With an upcoming book The Art of Restaurant Review and a recent appearance on Netflix’s Street Food Asia episode, Soemantri’s reputation as Indonesia’s leading food writer is firmly cemented. He recently co-founded the first Jakarta Dessert Week and published an independent food guide, Top Tables.
Is there a particular narrative that still needs to be told about Indonesian gastronomy?
We are experiencing a very interesting time, culinary-wise. Our big cities showcase a different character in terms of its dining experience. Yogyakarta is strong in its heritage, Bali is cosmopolitan and cultural, and Jakarta is an urban melting pot. It will be interesting, for example, if Jakarta can showcase a new take on modern Indonesian gastronomy. In Indonesia, we have the keepers of culinary traditions but we also have a young generation of chefs who has worked abroad and returned home, and now bring their own interpretations of modern Indonesian cuisine to the table. Each of them has their own roles to play — those who preserve and those who push for progress. It will be a new interesting narrative if both sides can collaborate.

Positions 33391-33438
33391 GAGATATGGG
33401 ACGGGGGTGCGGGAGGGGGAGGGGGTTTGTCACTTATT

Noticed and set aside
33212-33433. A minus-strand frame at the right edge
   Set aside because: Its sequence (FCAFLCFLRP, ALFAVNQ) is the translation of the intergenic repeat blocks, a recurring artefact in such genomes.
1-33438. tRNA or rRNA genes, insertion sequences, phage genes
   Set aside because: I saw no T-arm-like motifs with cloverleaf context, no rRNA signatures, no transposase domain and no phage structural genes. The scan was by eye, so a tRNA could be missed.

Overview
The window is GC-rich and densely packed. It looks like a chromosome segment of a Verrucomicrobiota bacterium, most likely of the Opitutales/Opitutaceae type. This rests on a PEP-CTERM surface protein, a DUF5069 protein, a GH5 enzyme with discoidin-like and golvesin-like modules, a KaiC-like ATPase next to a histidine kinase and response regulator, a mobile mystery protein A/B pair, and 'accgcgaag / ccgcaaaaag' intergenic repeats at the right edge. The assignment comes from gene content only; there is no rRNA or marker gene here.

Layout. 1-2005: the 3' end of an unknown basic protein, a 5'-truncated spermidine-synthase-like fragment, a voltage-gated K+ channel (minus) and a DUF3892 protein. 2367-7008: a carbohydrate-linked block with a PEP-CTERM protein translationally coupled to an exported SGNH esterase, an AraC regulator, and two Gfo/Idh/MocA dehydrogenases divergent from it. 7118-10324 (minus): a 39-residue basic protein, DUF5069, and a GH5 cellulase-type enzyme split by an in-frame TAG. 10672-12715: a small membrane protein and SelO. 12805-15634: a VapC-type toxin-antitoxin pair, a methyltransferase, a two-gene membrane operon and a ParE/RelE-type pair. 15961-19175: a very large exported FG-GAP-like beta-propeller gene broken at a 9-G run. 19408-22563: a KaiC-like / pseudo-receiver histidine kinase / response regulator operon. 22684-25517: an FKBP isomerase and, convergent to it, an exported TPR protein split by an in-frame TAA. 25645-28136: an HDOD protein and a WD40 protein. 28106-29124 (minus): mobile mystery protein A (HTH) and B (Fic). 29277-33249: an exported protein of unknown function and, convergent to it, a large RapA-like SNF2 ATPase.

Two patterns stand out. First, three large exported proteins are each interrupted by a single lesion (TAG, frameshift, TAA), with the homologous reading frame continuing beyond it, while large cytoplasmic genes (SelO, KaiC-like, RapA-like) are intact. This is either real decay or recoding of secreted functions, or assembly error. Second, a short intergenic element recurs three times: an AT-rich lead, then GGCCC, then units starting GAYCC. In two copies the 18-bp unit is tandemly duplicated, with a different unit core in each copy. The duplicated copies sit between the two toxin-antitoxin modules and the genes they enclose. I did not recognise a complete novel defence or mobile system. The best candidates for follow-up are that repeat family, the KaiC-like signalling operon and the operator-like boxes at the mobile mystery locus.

What more can be done?
We need to look inward before we talk about going global. I see a gap between the generations, the culinary heroes, who intent to preserve the tradition versus the young generation who wish to redefine it. It shouldn’t be that way. The older generation must be willing to nurture and share while the young should be able to access their tradition, the correct way to cook things. It should be collaboration over competition.